H2 inhalation protects liver in sepsisScientific Research
original title: Hydrogen gas inhalation attenuates sepsis-induced liver injury in a FUNDC1-dependent mannerDOI: 10.1016/j.intimp.2019.03.021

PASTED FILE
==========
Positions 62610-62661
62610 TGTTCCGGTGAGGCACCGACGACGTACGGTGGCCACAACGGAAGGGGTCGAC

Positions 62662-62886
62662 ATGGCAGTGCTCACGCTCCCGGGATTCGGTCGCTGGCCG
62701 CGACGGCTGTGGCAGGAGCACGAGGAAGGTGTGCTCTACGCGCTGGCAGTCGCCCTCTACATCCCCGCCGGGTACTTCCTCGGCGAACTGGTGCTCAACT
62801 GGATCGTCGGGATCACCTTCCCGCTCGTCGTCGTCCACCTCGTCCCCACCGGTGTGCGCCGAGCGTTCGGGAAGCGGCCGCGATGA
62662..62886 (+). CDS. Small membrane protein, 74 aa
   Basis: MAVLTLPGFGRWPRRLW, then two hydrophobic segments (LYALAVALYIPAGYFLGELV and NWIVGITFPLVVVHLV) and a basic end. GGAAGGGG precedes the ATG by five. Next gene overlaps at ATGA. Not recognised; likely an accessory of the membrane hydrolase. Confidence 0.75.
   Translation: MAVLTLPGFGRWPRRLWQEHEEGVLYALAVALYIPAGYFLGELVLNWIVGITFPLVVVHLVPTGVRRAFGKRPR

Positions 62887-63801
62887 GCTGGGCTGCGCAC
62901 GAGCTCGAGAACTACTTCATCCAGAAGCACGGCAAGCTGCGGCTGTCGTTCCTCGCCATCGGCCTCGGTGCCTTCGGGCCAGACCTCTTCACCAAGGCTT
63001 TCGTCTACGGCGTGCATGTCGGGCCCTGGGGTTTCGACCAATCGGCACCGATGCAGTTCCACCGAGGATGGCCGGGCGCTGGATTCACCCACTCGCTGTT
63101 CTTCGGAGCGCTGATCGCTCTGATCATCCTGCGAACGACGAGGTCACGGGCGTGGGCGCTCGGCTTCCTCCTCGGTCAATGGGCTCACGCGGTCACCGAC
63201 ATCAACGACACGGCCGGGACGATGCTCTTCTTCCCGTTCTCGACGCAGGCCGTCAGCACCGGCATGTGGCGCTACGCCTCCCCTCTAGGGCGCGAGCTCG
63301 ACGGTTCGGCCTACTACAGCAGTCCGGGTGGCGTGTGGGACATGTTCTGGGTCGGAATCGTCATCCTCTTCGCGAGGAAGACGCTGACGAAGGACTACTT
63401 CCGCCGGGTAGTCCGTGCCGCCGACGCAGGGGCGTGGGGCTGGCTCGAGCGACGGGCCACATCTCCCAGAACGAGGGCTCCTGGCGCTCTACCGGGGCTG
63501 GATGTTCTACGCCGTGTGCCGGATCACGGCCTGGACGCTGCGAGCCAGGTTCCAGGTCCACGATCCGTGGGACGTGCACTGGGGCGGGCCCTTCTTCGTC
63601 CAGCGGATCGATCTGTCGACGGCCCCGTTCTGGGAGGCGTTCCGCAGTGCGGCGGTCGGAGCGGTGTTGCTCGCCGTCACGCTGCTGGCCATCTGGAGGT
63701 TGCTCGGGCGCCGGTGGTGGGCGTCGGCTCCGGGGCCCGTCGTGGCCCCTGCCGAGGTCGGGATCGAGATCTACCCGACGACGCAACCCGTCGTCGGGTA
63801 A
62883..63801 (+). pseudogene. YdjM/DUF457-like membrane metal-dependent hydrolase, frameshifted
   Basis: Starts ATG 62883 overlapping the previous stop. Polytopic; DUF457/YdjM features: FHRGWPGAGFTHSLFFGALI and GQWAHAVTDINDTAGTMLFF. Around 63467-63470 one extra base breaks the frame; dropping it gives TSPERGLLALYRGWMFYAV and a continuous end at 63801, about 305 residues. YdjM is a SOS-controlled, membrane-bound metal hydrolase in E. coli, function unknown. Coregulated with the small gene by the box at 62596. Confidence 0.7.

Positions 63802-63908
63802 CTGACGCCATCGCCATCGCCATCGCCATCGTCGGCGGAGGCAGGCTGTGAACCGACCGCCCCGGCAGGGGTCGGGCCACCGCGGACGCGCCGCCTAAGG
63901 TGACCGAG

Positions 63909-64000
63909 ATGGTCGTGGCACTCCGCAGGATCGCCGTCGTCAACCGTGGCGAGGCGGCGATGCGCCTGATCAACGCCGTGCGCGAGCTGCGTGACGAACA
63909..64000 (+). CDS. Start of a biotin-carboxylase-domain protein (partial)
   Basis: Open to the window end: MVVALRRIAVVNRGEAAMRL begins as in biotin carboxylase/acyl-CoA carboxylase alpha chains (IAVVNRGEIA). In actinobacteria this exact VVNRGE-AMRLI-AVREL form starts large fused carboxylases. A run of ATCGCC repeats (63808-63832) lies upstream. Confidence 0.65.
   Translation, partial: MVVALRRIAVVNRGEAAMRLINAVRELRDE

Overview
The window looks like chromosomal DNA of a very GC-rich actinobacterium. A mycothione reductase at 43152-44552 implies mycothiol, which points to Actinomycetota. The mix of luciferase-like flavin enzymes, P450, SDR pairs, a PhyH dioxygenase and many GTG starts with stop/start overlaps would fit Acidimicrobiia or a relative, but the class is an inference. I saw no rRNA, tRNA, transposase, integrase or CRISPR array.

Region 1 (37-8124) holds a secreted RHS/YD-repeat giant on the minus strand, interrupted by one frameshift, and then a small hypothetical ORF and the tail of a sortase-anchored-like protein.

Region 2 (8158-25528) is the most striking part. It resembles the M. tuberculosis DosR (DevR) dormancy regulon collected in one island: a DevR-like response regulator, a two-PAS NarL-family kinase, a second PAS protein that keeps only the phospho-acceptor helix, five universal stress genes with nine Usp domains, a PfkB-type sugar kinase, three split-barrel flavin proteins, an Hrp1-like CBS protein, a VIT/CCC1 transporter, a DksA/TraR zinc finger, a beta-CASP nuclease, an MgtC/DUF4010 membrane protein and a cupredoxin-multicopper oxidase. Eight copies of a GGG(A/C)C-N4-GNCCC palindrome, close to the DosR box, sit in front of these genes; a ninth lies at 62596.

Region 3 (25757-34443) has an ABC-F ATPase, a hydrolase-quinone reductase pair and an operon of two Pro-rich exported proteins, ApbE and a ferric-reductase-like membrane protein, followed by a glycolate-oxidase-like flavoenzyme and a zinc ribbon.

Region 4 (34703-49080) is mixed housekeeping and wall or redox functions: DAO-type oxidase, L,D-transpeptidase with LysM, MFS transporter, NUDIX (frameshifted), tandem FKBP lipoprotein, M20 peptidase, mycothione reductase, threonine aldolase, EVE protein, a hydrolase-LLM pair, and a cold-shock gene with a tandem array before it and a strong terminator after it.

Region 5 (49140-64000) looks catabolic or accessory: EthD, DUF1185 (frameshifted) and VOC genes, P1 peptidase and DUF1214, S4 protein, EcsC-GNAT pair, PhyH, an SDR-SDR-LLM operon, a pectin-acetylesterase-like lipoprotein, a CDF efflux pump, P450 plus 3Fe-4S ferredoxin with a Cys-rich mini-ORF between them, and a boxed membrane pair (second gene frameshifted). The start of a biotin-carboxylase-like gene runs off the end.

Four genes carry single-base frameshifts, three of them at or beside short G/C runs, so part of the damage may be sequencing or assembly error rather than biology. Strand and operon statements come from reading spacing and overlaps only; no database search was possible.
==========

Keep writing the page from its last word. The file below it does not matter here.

Sepsis-induced hepatic dysfunction is considered as an independent risk factor of multiple organ dysfunction syndrome (MODS) and death. Mitophagy, a selective form of autophagy, plays a major role in sepsis-induced organ damage. We have demonstrated that hydrogen gas (H2), a selective antioxidant, exerts protective effects in septic mice. Here, we hypothesize that the therapeutic effects of H2 on septic animals with liver damages may be exerted through regulation of the Fun14 domain-containing protein 1 (FUDNC1)-induced mitophagy pathway. Male C57BL/6J mice were subjected to sham or cecal ligation and puncture (CLP) operation and treated with 2% H2 gas inhalation for 3 h starting at 1 h after sham or CLP surgery. To verify the role of FUNDC1, the cell-penetrating peptide P (NH2-GRKKRRQRRRPQDYESDDESYEVLDLTEY-COOH) (1 mg/kg) that functions as a FUNDC1 inhibitor was intraperitoneally injected into mice 24 h before the sham or CLP operation. To evaluate the severity of septic liver injury, the 7-day survival rate, liver histopathologic score, alanine aminotransferase (ALT) and aspartate aminotransferase (AST) levels, respiration control ratio (RCR), and FUDNC1, P-18-FUDNC1, P62, LC3B-II, Tim23, and caspase-1 levels were evaluated after the sham or CLP operation. The results demonstrated that 2% H2 gas inhalation resulted in an increase in the 7-day survival rate, ALT and AST levels, RCR, and P62 and LC3B-II expression but decreased the histological score and FUDNC1, P-18-FUDNC1, Tim23, and caspase-1 levels after sepsis. However, no significant differences were reported between the CLP + peptide P and CLP + H2 + peptide P groups. These observations indicate that 2% H2 gas inhalation for 3 h may serve as an effective therapeutic strategy for sepsis-induced liver injury through the regulation of FUNDC1-dependent mitophagy.